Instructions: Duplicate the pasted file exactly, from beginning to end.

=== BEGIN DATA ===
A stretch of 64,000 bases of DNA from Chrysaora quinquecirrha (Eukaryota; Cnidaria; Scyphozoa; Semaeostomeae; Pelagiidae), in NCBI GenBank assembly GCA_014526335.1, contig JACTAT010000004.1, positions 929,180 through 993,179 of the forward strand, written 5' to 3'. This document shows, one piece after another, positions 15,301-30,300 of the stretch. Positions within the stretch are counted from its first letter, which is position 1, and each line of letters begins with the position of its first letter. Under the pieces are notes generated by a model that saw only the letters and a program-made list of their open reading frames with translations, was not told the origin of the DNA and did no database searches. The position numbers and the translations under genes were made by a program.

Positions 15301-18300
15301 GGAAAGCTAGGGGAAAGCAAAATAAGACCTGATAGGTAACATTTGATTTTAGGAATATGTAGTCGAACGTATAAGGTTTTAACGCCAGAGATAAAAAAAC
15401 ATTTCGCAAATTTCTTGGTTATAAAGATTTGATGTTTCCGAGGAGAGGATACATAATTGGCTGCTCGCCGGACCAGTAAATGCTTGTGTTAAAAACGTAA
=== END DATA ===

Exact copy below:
A stretch of 64,000 bases of DNA from Chrysaora quinquecirrha (Eukaryota; Cnidaria; Scyphozoa; Semaeostomeae; Pelagiidae), in NCBI GenBank assembly GCA_014526335.1, contig JACTAT010000004.1, positions 929,180 through 993,179 of the forward strand, written 5' to 3'. This document shows, one piece after another, positions 15,301-30,300 of the stretch. Positions within the stretch are counted from its first letter, which is position 1, and each line of letters begins with the position of its first letter. Under the pieces are notes generated by a model that saw only the letters and a program-made list of their open reading frames with translations, was not told the origin of the DNA and did no database searches. The position numbers and the translations under genes were made by a program.

Positions 15301-18300
15301 GGAAAGCTAGGGGAAAGCAAAATAAGACCTGATAGGTAACATTTGATTTTAGGAATATGTAGTCGAACGTATAAGGTTTTAACGCCAGAGATAAAAAAAC
15401 ATTTCGCAAATTTCTTGGTTATAAAGATTTGATGTTTCCGAGGAGAGGATACATAATTGGCTGCTCGCCGGACCAGTAAATGCTTGTGTTAAAAACGTAA